This Full Moon is often though of and portrayed in pictures as being orange or red-tinged moon which seems appropriate to the autumn color palette. But any special effects have to do with the seasonal tilt of the earth. The warm color of the moon shortly after it rises is an optical illusion, based on the fact that when the moon is low in the sky, you are looking at it through a greater amount of atmospheric particles (including pollution and smoke) than when the moon is overhead. Those particles scatter the blue part of the light spectrum but allows the reddish component of the light to travel a straighter path to your eyes.

All celestial bodies look reddish when they are low in the sky. We also like to portray moonlight as blue in art, photography and films which comes from the reflected white light from the sun.

And although the size of the Moon never changes, it will be closer this weekend, and the human eye perceives a low-hanging moon to be larger than one that’s high in the sky. If you want the full effect of this Full Moon illusion, look at it when it is low in the sky.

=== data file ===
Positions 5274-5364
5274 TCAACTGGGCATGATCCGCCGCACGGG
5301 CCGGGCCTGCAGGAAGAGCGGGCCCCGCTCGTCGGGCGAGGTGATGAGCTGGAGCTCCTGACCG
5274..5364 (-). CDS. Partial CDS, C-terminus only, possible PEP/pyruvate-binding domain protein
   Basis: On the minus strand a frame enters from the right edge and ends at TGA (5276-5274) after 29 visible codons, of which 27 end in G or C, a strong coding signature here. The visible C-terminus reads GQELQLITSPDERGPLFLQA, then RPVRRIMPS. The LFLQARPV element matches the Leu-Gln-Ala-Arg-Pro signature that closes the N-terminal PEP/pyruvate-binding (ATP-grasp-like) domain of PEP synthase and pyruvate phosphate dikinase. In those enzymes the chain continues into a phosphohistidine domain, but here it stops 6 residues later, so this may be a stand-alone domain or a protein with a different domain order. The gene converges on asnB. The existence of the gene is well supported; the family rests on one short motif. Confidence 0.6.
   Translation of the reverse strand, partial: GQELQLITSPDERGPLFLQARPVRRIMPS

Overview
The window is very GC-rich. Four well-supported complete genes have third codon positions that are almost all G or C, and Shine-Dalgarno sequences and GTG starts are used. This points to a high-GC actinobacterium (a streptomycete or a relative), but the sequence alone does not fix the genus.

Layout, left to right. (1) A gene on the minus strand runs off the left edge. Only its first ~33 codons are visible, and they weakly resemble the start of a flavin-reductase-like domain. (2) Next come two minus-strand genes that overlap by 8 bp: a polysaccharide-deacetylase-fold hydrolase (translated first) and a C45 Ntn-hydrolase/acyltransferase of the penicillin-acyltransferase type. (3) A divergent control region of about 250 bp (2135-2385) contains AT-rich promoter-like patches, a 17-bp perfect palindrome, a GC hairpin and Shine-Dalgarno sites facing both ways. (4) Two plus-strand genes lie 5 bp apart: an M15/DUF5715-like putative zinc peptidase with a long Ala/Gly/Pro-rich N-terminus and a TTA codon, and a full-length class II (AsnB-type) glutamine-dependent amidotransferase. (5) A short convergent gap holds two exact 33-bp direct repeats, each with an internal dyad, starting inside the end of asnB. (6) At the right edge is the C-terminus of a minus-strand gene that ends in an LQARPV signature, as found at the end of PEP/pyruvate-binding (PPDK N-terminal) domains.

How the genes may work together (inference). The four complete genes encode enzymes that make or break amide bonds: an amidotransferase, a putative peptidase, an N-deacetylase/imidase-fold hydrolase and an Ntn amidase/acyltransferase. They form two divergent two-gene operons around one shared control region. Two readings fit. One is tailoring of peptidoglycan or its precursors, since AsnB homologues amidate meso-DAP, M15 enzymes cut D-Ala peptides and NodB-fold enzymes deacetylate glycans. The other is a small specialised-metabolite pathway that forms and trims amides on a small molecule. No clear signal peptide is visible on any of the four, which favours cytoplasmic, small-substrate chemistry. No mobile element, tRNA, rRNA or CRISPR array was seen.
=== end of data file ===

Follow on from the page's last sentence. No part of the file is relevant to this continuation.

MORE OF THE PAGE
And hello to our southern hemisphere friends! Remember that the Full Moons of September, October and November as seen from the northern hemisphere correspond to the full moons of March, April and May as seen from the southern hemisphere, and aw we enter the autumn equinox later this week, they enter spring.



October 2014 lunar eclipse by Tomruen, Wikipedia, Creative Commons Attribution-Share Alike 4.0 International license

Eclipses – lunar or solar – always get the popular media excited. It’s a good one minute filler on the news. We have one arriving tomorrow, April 4.